In Teheran, Ayatollah Ali Khamenei has the last word. But is the “No” of Iran’s spiritual leader really his last word when it comes to negotiating directly with the U.S. in the conflict over his country’s nuclear program?
Maybe not. His position must be seen in the context of Iran’s domestic politics - President Mahmoud Ahmadinejad, who is not in Khamenei’s good books, only has four more months in office. Taking such a huge step as starting to reconcile with the U.S. - something most Iranians want - is not going to take place while Ahmadinejad is in office.
In this conflict, now over a decade old, so many red lines have been crossed, so many opportunities wasted, so many deadlines frittered away, that there is no longer such a thing as “never.” Israeli leaders have been seeing the imminent advent of an Iranian bomb since the mid-1990s.
On the other hand, a few years ago Khamenei himself said that if it served Iran to cultivate relations with the U.S., he would be the first to do so. And if things get that far he wants the credit to go to him, not to reformers or populists. Now however, the Americans have tightened sanctions against Teheran so from his standpoint talk is useless. “I’m not a diplomat, I’m a revolutionary,” he says.
A solution to the conflict is possible despite Khamenei’s deep-rooted mistrust of the Americans. Settling the exasperating dispute about uranium and centrifuges would end economic sanctions - and then nothing more would stand in the way of broader reconciliation between the two countries. But here’s the rub - the spiritual leader fears nothing as much as he fears free exchange between people, free exchange of thought and goods. Every chance he gets, he warns of “cultural invasion.”
In Khamenei’s view, the spread of cultural values would lead to moral corruption, promiscuity and the destruction of social fabric. In that sense such values are far more dangerous to him than military attack. Washington pundits are credited with saying that mini-skirts would be more effective than bombs in Iran. This fear is what has led to the recent increase of pressure on Iranian journalists, artists and intellectuals, and the demonization of opposition leaders as “deviants.” For Khamenei, economic sanctions are the lesser of two evils.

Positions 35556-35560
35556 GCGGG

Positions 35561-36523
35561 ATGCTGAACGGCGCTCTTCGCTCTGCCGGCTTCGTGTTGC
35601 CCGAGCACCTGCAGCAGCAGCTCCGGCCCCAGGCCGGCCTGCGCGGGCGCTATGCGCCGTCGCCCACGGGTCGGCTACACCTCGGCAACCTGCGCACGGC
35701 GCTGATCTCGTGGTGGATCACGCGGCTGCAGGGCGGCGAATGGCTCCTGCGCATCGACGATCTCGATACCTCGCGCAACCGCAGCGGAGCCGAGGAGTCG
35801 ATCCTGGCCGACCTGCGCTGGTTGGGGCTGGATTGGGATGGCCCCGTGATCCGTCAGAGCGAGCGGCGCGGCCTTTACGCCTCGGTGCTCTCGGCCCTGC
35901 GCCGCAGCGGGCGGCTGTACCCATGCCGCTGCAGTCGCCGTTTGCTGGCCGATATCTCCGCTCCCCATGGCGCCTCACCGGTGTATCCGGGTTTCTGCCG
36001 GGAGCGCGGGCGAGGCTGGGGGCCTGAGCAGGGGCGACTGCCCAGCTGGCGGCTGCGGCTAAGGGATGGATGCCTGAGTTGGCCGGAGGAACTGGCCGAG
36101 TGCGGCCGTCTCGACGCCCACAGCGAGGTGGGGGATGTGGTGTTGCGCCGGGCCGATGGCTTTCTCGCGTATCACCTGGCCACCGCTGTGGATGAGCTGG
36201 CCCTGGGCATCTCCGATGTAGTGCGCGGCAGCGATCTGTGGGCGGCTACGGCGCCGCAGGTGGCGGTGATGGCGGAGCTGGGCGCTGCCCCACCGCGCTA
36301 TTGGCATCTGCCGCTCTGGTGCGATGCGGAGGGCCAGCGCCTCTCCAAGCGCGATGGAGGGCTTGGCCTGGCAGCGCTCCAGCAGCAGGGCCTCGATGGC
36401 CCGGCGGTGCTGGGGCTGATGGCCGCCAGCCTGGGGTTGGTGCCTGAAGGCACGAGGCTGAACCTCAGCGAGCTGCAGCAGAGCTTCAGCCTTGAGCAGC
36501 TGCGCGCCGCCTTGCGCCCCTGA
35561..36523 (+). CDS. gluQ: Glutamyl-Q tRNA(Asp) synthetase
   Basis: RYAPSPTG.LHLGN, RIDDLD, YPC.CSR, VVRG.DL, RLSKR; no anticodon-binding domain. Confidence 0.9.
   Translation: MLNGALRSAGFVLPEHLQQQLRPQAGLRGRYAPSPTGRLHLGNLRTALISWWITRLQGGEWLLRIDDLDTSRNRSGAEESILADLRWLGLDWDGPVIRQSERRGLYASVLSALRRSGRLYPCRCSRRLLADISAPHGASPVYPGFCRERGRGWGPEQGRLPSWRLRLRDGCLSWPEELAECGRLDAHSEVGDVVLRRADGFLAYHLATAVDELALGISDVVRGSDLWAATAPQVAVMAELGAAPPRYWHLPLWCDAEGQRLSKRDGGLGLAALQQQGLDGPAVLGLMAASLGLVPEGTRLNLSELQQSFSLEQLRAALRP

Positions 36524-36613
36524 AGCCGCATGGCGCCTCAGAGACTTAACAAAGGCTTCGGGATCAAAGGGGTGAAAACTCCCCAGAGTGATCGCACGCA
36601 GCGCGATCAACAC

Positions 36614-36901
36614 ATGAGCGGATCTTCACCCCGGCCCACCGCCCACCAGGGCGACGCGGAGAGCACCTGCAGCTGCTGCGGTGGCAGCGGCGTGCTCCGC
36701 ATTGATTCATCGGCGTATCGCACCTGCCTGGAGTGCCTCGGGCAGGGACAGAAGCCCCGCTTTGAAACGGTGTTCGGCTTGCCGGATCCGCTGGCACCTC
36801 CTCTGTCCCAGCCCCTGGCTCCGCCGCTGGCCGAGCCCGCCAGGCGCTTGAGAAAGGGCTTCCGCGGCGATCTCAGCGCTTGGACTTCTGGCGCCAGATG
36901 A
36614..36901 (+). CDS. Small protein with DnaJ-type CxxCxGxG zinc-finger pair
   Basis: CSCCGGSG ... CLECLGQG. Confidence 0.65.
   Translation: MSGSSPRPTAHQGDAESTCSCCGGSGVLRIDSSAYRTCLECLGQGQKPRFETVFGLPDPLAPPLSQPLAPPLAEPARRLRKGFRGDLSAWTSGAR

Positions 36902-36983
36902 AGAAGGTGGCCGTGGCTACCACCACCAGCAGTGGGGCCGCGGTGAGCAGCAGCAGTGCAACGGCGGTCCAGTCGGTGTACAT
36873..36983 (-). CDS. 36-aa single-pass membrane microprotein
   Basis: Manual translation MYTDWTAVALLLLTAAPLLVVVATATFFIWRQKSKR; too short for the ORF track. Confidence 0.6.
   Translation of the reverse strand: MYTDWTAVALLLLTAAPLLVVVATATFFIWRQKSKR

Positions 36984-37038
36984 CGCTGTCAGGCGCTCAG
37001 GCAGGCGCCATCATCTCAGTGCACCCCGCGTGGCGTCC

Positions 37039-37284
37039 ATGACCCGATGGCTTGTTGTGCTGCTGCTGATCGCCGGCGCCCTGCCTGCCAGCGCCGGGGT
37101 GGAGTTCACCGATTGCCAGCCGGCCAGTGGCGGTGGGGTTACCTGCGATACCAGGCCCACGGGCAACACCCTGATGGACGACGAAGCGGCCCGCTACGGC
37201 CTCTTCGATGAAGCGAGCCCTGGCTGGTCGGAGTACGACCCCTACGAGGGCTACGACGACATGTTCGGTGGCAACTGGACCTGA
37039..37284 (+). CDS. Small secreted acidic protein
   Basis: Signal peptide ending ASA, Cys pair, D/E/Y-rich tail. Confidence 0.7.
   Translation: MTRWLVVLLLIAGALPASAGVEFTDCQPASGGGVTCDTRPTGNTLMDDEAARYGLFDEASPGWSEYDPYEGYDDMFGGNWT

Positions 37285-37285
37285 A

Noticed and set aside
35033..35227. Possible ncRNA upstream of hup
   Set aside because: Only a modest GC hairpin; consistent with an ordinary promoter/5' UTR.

In conversation with the sociologist Gilles Lipovetsky, novelist and Nobel laureate Mario Vargas Llosa discusses the relative merits of “high” and “mass” culture in the contemporary world and defends the ideas explored in his recent book La civilización del espectáculo.
Mario Vargas Llosa: La civilización del espectáculo is an attempt to express a feeling of concern, an anguish of sorts, on seeing what we understood by “culture” when I was young, changing during my lifetime into something very different, something essentially distinct from what we understood by “culture” in the 1950s, ’60s and ’70s. The book attempts to describe this transformation and examine the effects of the vagaries of what we call culture today on different aspects of human activity - social, political, religious, sexual and so on - given that culture is something that impregnates all we do in life.
The book doesn’t set out to be pessimistic, but it does aim to be disturbing and to encourage people to think about whether the hegemonic role entertainment and distraction have assumed in our time have also caused them to become central to cultural life. I believe that this is the case and that it has happened with the blessing of wide sections of society, including those who traditionally have represented society’s institutions and cultural values.
In my view, Gilles Lipovetsky is one of the thinkers today to have analysed this new culture in the greatest depth and with the utmost rigour. In his book The Empire of Fashion: Dressing Modern Democracy, he has expertly described what this new culture consists of. Unlike me, he has approached it without anxiety, without an undue sense of alarm, but with sympathy, seeing in it features he considers highly positive. For example, the democratizing effect of a culture that extends to everyone, a culture that, unlike traditional culture, doesn’t make distinctions, is not monopolized by an elite, by coteries of scholars or intellectuals, but permeates the whole of society in one way or another.